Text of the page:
The Score: "[Channel Orange's] Pulsing W/ Electro-Soul Grooves, Vintage Jazz-Funk & Angelino-Friendly Cameos By John Mayer & Andre 3000"

Thursday, Jul 12, 2012 1:05PM

Written by J Bachelor

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  • Channel Orange
  • Frank Ocean
  • July 12, 2012
Red Eye Chicago 4/4
The Guardian 5/5
Diffuser 9/10
DJ Booth 5/5

After creating a world of controversy, singer Frank Ocean now has fans and critics alike shifting their attention to his debut album, the Def Jam release, Channel Orange.

The New Orleans native sent the web chatter into overdrive recently after revealing he fell in love with a man as a teenager. Despite the mix of criticism and praise, the music world seems to be in agreement that his latest musical offering may be one of the most celebrated albums of the year.

This weekend marked one of the most highly anticipated albums in a long time, Frank Ocean's Channel Orange. Every since the man made his mark on the scene as a member of the California crew Odd Future, much has been said about his talents as a singer and songwriter. The album, Channel Orange, further cements Mr. Ocean as a force to be reckoned with.(Stupid Dope)

In the midst of controversy, Ocean made the decision to push forward the date of his album's intended release, offering fans a chance to purchase his album a week early.

Last week, on July 4, Ocean posted a passage to his Tumblr, where he revealed that at the age of 19, he fell in love with a man who was unable to reciprocate the feeling. In the post, which was originally intended to occupy the liner notes of Channel Orange, the Odd Future standout made no specific mention of his sexuality, steering clear of words like "gay" or "bisexual." There is no definitive declaration during the course of the LP, either, which was released on Monday night digitally. But one thing is clear: When Frank Ocean loves, he loves hard.(MTV)

Guests on the highly anticipated release include Andre 3000, John Mayer, and fellow Odd Future member Earl Sweatshirt.

A transplant from New Orleans, Ocean is less concerned with urban realism than with his own '80s-noir fantasy of what the city's like, and his music captures that vibe perfectly, pulsing with electro-soul grooves, vintage jazz-funk, and Angelino-friendly cameos by John Mayer and Andre 3000. Orange even echoes other great odes to California glitz ("Super Rich Kids" nods to Elton John's "Bennie and the Jets," while "Lost" references Eve and Gwen Stefani's "Let Me Blow Ya Mind"). The Hollywood clich├ęs are intentional--there's a song called "Forrest Gump"--but Ocean's smart about tweaking them, especially on the love songs, where he's just as likely to praise a girl's double-D's as allude to his crush on a guy.(EW)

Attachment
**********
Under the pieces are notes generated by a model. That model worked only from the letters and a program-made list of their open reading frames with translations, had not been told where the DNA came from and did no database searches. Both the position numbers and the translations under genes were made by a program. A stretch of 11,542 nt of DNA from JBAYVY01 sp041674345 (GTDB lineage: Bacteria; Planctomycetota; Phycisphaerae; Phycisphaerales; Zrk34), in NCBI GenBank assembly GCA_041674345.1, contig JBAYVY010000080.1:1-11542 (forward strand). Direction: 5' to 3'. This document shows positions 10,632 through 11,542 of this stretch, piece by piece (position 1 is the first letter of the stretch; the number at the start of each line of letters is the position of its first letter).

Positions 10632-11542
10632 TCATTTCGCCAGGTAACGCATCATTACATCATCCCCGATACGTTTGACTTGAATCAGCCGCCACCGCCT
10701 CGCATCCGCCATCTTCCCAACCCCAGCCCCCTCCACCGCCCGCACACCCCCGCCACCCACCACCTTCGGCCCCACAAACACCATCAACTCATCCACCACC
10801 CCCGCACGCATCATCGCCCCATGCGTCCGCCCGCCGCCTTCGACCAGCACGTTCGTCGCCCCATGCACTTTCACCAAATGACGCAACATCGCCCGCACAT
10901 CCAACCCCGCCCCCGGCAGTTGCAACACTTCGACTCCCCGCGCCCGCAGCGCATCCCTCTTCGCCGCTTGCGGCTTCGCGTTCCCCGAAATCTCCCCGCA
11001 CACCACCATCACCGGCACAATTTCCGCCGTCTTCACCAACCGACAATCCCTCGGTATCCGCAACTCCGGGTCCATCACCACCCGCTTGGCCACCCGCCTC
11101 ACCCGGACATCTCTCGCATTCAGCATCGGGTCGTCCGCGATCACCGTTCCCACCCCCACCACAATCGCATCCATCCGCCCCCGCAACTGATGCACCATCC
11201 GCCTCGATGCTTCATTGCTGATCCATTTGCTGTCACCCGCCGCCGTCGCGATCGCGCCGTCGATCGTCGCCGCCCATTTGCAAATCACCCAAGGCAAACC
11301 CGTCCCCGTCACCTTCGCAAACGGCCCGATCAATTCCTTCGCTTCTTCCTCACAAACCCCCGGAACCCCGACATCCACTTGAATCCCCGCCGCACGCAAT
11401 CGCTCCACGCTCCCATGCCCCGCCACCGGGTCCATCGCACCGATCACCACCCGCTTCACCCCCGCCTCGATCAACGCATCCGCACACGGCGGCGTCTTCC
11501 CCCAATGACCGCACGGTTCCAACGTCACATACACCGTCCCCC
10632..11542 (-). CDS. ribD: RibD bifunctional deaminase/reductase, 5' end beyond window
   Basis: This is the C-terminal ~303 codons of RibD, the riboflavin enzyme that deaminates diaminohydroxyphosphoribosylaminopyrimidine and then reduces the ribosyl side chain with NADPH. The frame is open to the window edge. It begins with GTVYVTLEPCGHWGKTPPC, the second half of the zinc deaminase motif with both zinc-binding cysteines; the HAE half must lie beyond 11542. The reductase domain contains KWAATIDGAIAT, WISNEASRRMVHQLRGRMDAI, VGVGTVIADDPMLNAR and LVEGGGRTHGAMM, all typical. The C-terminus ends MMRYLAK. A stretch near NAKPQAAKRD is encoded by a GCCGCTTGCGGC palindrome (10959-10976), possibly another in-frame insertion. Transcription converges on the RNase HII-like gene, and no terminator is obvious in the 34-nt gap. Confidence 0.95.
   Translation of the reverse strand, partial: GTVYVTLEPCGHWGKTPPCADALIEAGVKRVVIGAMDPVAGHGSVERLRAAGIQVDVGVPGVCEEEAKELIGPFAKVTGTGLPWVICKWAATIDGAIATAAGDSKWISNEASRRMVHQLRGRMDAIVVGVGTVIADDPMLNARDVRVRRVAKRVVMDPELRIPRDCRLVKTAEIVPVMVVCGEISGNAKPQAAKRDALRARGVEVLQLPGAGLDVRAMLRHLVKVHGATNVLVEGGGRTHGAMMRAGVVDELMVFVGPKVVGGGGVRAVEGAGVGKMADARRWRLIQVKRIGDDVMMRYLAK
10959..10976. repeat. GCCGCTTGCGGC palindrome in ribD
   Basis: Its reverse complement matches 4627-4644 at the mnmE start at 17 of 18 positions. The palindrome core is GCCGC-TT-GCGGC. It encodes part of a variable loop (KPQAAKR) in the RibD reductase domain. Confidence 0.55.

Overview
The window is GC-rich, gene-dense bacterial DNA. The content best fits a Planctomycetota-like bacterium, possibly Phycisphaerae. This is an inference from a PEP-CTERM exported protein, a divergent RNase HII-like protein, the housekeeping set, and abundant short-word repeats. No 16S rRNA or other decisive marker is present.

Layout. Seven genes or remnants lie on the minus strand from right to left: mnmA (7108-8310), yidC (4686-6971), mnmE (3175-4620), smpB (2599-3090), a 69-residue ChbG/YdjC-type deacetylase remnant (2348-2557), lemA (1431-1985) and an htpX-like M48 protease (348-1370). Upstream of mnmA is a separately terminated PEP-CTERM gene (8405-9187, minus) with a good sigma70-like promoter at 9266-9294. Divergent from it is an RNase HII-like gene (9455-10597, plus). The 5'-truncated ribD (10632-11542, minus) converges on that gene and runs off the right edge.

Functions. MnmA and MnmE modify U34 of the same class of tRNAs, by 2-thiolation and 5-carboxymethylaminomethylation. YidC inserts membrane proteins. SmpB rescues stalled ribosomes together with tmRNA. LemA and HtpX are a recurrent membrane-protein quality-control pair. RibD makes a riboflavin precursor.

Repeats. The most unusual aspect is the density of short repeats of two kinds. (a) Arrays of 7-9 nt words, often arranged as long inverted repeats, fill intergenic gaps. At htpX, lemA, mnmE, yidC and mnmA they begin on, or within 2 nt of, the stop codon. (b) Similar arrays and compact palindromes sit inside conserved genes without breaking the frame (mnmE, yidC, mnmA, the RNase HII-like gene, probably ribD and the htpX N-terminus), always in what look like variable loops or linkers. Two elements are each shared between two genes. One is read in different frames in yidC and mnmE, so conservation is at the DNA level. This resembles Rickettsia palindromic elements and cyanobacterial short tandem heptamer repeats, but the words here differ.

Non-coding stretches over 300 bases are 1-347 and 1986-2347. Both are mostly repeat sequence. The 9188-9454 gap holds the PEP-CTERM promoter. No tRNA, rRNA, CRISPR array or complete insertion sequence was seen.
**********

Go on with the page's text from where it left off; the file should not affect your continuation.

Ocean opts for a more nostalgic sound when creating music, summoning the essence of music icons that include Stevie Wonder and Elton John.

But the personal stuff seems at odds with the rest of the album, where Ocean shifts away from the latterday model of the male R&B singer as a kind of Auto-Tuned solipsist, ever ready to elicit sympathy for terrible lot of the multi-platinum superstar. Ocean's sound looks further back - you catch hints of early-70s Stevie Wonder in the melodies and the preponderance of electric piano - but there's nothing reverential about his approach. In a formulaic era, his production is impressively idiosyncratic, heavy on hazy electronics and cavernous, dubby reverb, and packed with weird touches: the melodies never quite pan out as you expect them to, while the backing shifts and changes unpredictably.(The Guardian)

Many critics are calling this release a classic, and much needed, entry in the the struggling genre of R&B, while others insist that this is just the first of many impactful releases from the young crooner.

For years, the best of new R&B has scraped by on young guns raiding the sounds of the '60s and been steadied by its grandparents (see over-the-hill releases by Al Green, Solomon Burke, Charles Bradley, Sharon Jones, Mavis Staples). But as far as forward-thinking, rule-bending visionaries -- the lifeblood of any form of art -- the genre has consistently come up short-handed, save, notably, Cee-Lo and Janelle Monae. But with the critical and mainstream successes surrounding this album, it's obvious: R&B fans are thirsty for this type of rich, spartan, and, above all, honest music. 'Channel Orange' may not be the perfect album we've wanted, but it's a promising and consistently rewarding document from a brilliant artist with his best to come and, let's hope, the first and much needed wake up call to a genre in desperate need of a revival. (Diffuser)
As deeply, deeply personal as Channel Orange so often is, Ocean also channels the spirit of Marvin Gaye by turning R&B into protest music. Crack Rock is as close to hip-hop, combining banging percussion with a softer melody that undercuts both the sadness and anger that the War on Drugs has created: "F**king pig get shot, 300 men will search for me / my brother get popped, and don't no one hear the sound." So on Channel Orange Frank Ocean is both a writer of beautiful ballads and a writer of a revolution. He's both a lover of men and women, both an observer of the human condition and an overwhelmed participant. Frank Ocean is too many things to possibly describe on this page, but that's why he created Channel Orange. Instead of trying to describe his life in text we could listen to it, and rarely has anyone given us so much of their life to listen to. This is more than an album, this is a moment in music history. Enjoy it.(DJ Booth)

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